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A Taste of Vintage Paris and the French Soul

PARIS IN THE FIFTIES: by Stanley Karnow; Times Books; $25, 354 pages


Stanley Karnow capped his career as a reporter and historian with the best history of Vietnam and America's involvement there, "Vietnam: A History." He followed that with the absorbing "In Our Image: America and the Philippines."

Now he has added to those serious works of history with "Paris in the Fifties," a slight but charming account of life in the Paris of 40 years ago when Karnow was a young and impressionable student and reporter, and when Paris was emerging from the grim years of World War II.

The merit of this book is that Karnow takes you with him as he learns about the city and the country he had studied at Harvard. While a student on the GI Bill in Paris in the late 1940s, he met a charming young Frenchwoman, married her, then, riskily, moved in with her family. Along the way, he worked as a reporter for a left-wing paper before landing a post with Time in 1950.

"The longer I remained in France," he writes, "the more its intricacies daunted me. But I derived some consolation from observing that the French themselves--philosophers, psychologists, sociologists, clergymen, novelists, poets, journalists and just ordinary folk--seemed to be just as bewildered as they constantly sought to define their society."

Karnow writes that France "was riddled with baffling and often incomprehensible contradictions." He says he found that, while the French tirelessly espoused the ideals of the revolution (liberty, equality, brotherhood), "they recoiled from performing the most elementary civic duties. They combined tolerance with bigotry, kindness with malice, elegant taste with appalling vulgarity. Politeness ranked high on their list of virtues, yet they could be uncommonly rude, not only to foreigners but to each other."

The author found, as most observers have, that they oddly combined contempt for government with veneration for the state. And, he says, "like the Chinese, the French were imbued with an overweening sense of their superiority." In the 1950s the sentiment was hard to square with the realities of the world, as indeed it is in the 1990s. France was then and is now no longer a great power. This tension between ambition and reality is an underlying theme of Karnow's book.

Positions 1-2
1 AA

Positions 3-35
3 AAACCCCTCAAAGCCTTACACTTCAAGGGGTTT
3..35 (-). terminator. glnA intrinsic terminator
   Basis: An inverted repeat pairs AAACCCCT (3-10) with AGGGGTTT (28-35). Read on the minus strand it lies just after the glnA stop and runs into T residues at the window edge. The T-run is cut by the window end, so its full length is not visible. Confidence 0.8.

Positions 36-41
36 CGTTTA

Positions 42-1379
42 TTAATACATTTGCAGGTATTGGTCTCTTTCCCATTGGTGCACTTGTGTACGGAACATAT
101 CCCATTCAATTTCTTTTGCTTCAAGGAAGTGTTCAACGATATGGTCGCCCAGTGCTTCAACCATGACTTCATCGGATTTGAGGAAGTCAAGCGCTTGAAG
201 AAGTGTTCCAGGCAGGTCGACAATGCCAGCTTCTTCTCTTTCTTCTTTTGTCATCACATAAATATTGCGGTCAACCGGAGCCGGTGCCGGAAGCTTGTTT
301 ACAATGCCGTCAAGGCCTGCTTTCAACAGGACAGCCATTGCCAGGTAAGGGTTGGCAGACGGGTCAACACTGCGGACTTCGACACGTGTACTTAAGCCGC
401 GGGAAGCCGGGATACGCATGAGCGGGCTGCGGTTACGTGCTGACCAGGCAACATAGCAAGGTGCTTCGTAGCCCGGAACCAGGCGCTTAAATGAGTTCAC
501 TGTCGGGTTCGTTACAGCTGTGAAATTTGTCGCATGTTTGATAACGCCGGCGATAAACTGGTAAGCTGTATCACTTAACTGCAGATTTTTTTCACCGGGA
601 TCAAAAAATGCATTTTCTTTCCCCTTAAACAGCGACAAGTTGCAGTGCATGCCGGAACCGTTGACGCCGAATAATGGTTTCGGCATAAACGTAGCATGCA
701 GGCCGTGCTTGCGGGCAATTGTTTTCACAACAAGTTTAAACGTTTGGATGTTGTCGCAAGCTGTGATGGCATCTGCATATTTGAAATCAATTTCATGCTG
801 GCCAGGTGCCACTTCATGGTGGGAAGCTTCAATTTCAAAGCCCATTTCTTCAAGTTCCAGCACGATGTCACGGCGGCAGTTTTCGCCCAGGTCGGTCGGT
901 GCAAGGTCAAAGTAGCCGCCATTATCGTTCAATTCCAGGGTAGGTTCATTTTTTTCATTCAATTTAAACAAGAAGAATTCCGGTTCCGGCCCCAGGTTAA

"Paris in the Fifties" is derived from the peculiar kind of journalism that Time and its founder, Henry Luce, invented. Time hired skilled reporters and paid them extremely well, but in return they relinquished their judgment. All decisions about what appeared in the magazine were made not by the reporters on the scene but by editors and writers in New York.

New York demanded voluminous reports that its editors and writers could compress "into simple, digestible bites devoid of troublesome nuances and complexities," Karnow writes, adding that these reports from the scene "were completely revamped--and inevitably distorted--by skilled wordsmiths into a few silky-smooth, swift-paced, adjective-riddled paragraphs."

"Furiously competing for space," Karnow explains, "the writers in New York dunned us for cutesy if irrelevant factoids that would enliven a story. . . . One of my tasks was to field their queries, and I often concocted the answers. Asked if Charles de Gaulle wore false teeth, for example, I responded, 'Sources here say only molars.' "

The typewriter carbons from Karnow's weekly reports contribute to the contents of this book. He writes about wine and Ho Chi Minh in Paris, haute couture and Hemingway, Andre Malraux and Jean-Paul Sartre, the guillotine and Devil's Island: the kinds of things that would strike his New York editors as particularly Gallic.

Indeed there is a whiff of the cliche from the subjects, as there is, unfortunately, too often in Karnow's prose. Must white wine always be "crisp"? But that is a minor quibble about a little book that both pleases and instructs. After reading "Paris in the Fifties," perhaps we know more about the French than we did before.

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